The tournament will also feature Aussie Rules teams from Canada, the US and Europe.

Marina said the idea behind the scholarship was, “… to grow from this and get my footy to a higher level so I can come back and teach all of my teammates.”

I don’t think there are words that can describe the passion, the energy and, above all, the respect that you see in this sport. On the field we are rivals, but off the field we remain friends.

Estefanía Gualteros

Gualteros said she had seen firsthand how passionate locals are about AFL.
“Footy in Australia is crazy,” she told SBS Spanish.
“When you’re in Colombia and you watch footy on the screen, you think ‘OK, it’s a cool sport demanding different abilities’, but when you arrive in Australia and you experience it, and play it, it feels (a lot more) (multi-)dimensional.”
For Susa, his football experience in Australia has generated surprises as well as some funny moments.
For example, the large dimensions of the playing field in Australia had resulted in him standing in the wrong place during one of his early games with the Fitzroy Stars, he said.

Both Susa and Gualteros said football had opened up many new pathways for them.

Footy gave me life, which for me means light on many paths. Sport changes absolutely everything.

Estefanía Gualteros

“I feel that sport is the strongest link, the most solid bridge, to connect nationalities, cultures, talents, and above all, to provide opportunities to realise dreams,” Gualteros added.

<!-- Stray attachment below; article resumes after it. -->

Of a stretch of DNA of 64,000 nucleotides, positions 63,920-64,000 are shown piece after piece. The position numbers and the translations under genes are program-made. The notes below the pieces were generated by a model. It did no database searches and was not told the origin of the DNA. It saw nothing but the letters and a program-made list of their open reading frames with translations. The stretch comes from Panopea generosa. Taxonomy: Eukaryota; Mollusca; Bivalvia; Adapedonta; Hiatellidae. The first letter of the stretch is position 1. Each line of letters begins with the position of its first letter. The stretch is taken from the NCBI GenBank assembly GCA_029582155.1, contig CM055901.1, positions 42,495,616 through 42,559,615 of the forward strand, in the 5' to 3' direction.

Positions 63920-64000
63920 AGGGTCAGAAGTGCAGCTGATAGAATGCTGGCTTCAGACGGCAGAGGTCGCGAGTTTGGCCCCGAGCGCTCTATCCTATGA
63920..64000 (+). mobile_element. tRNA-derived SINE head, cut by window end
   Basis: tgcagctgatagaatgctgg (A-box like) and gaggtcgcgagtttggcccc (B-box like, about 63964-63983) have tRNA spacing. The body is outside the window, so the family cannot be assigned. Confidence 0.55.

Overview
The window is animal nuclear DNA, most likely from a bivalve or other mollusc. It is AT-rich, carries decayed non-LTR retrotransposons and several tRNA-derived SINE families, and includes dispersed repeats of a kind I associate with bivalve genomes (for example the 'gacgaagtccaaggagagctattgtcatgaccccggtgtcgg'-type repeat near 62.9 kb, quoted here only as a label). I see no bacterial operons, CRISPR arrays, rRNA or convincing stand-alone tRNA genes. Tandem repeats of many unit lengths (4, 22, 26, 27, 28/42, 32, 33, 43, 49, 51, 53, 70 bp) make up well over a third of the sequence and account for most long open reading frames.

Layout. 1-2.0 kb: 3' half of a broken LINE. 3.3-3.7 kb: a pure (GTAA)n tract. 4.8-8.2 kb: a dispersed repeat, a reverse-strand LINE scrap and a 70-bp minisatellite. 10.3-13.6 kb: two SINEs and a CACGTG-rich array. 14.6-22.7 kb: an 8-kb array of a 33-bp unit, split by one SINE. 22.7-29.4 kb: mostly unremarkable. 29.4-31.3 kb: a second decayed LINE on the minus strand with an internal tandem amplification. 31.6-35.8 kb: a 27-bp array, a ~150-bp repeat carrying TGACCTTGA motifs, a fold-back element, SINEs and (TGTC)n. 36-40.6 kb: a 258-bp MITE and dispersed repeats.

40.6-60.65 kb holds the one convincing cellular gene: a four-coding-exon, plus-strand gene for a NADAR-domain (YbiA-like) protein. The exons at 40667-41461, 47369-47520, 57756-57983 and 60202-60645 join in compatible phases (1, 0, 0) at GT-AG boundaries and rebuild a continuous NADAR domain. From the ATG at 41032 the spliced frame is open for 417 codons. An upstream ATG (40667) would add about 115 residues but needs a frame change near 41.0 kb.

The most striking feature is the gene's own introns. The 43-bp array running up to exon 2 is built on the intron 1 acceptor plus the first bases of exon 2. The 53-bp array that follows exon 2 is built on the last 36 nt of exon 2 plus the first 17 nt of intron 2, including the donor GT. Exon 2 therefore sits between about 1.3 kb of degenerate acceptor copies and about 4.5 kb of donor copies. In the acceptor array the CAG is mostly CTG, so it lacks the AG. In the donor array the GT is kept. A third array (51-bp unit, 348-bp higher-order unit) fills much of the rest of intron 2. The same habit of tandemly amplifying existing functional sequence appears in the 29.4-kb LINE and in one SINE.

Aussie Rules training in Colombia is ‘complicated’

Crockett, who has coached teams in both Bogotá and Medellin, said the challenge of teaching AFL in Colombia was that “you start from absolute zero”.
“Kids have never seen it before. (They might say:) ‘I don’t know what this weird-shaped ball is, I don’t understand why if I miss the goal, I still get a point’,” he said.
“(As far as skills go) running backward when you catch a ball does not come naturally for anybody. They all want to play on.”
Another challenge was finding a place to play as fields were almost always dedicated to the sport of Association Football, or soccer, in a nation with four million registered players, he said.
The goalposts had to be imported, he confirmed.
The most satisfying aspect of developing Aussie Rules in Colombia was to be able to share the amazing gift and community that we got from AFL when we were younger, Crockett said.

To listen to the full podcast, tap the play icon at the top of the page.

Jamie Roberts

By Jamie Roberts

Jamie is an award-winning investigative journalist with a focus on uncovering corruption and advocating for social justice. With over a decade of experience in the field, Jamie's work has been instrumental in bringing about positive change in various communities.

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2 thoughts on “Australian sport with a ‘weird-shaped ball’ is making a mark in this South America country”
  1. This is such an inspiring initiative! It’s wonderful to see the collaboration between Australia and Colombia in promoting Aussie Rules. Skill exchange programs like this can truly help grow the sport globally.

  2. It’s great to see the initiative between Australia and Colombia to promote Aussie Rules in a country where it’s not traditionally played. The challenges faced in finding suitable grounds for play are real, but with dedication and support, the sport can truly flourish in Colombia. Kudos to all involved!